11. Budget. Present your proposed budget using a table or spreadsheet. Document each item. Be realistic by not asking for too little or too much. Grant readers will know the approximate cost of budget items. If a match is required, use in-kind services or volunteer hours. Always count space, utilities, janitorial services, phone services and secretarial services as part of the matching funds.

12. Budget Narrative. Include all required documentation, such as letters of support from collaborative partners, copies of research or news clippings referred to in the narrative data, statistics, and a copy of the church’s annual budget. Stay within the specified page limit for the narrative and add additional material in the appendices. However, limit the amount of material in the appendices. The reader is not required to read any pages that go beyond the maximum specified.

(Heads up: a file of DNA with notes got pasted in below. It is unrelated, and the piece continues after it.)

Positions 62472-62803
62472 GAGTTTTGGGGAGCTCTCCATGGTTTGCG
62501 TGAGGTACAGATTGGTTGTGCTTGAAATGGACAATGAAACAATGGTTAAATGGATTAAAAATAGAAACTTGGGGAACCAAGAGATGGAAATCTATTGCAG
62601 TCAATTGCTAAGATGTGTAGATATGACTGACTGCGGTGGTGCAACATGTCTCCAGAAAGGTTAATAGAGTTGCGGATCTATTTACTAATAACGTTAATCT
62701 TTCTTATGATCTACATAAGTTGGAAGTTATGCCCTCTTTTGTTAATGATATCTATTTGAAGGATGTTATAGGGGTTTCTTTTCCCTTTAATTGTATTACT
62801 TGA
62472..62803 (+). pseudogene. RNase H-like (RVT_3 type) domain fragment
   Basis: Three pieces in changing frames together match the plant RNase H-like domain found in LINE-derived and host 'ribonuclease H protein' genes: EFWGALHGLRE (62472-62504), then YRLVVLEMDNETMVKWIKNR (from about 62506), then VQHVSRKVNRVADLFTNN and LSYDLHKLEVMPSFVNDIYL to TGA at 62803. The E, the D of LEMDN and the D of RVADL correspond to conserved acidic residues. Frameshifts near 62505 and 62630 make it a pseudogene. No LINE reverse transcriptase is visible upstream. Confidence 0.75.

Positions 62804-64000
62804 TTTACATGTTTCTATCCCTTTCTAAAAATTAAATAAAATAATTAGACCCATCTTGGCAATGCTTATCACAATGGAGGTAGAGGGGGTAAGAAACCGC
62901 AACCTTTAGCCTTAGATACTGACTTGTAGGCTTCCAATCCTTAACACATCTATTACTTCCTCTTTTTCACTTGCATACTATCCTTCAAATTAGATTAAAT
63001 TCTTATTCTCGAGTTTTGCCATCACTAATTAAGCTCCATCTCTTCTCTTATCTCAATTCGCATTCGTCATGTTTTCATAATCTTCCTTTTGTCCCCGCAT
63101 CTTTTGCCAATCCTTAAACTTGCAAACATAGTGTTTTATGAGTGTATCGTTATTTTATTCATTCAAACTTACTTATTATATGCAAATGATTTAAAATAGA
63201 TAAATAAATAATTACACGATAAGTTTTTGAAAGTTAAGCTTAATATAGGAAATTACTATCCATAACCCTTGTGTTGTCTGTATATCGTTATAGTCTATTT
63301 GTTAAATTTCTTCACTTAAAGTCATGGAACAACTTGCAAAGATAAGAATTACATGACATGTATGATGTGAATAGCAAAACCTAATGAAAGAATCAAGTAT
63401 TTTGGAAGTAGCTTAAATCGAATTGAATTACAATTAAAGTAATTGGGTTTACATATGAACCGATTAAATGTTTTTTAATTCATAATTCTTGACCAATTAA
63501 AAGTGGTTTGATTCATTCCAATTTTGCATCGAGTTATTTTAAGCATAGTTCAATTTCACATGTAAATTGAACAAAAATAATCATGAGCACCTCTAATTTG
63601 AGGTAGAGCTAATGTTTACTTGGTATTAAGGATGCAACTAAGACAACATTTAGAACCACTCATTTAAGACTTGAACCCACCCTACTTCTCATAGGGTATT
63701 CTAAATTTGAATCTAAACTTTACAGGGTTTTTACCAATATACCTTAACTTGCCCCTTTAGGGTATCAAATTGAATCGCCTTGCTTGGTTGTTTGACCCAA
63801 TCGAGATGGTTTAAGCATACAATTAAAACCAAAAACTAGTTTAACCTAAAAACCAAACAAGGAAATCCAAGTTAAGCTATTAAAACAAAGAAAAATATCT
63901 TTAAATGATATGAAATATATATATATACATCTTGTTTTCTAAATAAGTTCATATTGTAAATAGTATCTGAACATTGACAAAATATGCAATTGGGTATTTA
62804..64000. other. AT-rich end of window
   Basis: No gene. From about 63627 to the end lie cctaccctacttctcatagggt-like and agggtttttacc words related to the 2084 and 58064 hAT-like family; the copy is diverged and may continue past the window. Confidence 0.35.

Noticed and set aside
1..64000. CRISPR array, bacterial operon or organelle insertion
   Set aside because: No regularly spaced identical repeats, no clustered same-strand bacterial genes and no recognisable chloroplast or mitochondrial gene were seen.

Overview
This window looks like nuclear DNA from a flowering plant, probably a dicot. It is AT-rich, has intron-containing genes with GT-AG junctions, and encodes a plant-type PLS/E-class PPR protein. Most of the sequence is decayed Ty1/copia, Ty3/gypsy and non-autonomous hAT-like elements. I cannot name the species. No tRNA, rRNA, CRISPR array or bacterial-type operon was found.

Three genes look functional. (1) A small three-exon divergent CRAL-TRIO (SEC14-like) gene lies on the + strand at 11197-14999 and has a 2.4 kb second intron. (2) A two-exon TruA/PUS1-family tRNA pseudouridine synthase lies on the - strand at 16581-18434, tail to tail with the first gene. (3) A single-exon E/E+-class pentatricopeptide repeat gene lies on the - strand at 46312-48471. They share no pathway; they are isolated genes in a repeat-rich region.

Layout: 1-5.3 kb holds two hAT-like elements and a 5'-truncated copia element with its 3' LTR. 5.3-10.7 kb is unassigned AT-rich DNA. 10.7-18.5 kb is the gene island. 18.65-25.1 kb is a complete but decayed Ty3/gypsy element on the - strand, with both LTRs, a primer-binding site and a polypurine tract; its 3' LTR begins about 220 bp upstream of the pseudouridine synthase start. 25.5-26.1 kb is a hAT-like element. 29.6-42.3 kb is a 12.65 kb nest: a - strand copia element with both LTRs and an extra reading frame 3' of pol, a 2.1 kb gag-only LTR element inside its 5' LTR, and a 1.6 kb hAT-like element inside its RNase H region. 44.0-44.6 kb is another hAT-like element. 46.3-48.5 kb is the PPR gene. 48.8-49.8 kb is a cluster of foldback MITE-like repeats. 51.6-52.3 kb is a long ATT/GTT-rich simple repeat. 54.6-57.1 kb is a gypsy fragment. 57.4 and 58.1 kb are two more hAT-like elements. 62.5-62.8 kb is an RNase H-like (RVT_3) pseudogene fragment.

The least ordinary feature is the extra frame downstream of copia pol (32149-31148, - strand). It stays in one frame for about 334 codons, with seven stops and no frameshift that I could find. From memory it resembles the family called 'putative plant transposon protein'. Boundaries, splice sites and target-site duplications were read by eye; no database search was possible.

Once the process is complete, write a thank-you letter, whether you receive funding or not. Thank the grantor for reading your proposal. If you did not receive funding, indicate that you will reapply in the next funding cycle. Sometimes it takes several proposals to receive funding from a grantor. Persistence pays off. Realize there may have been many reasons why your proposal was not funded, and some may have been beyond your control. (WR)

Carolyn Tomlin is the author of “Writing Grants for Faith-Based Organizations and Community Non-Profits,” available on www.amazon.com and Kindle. She served as the grant writer for the Jackson-Madison County Schools in Jackson, TN.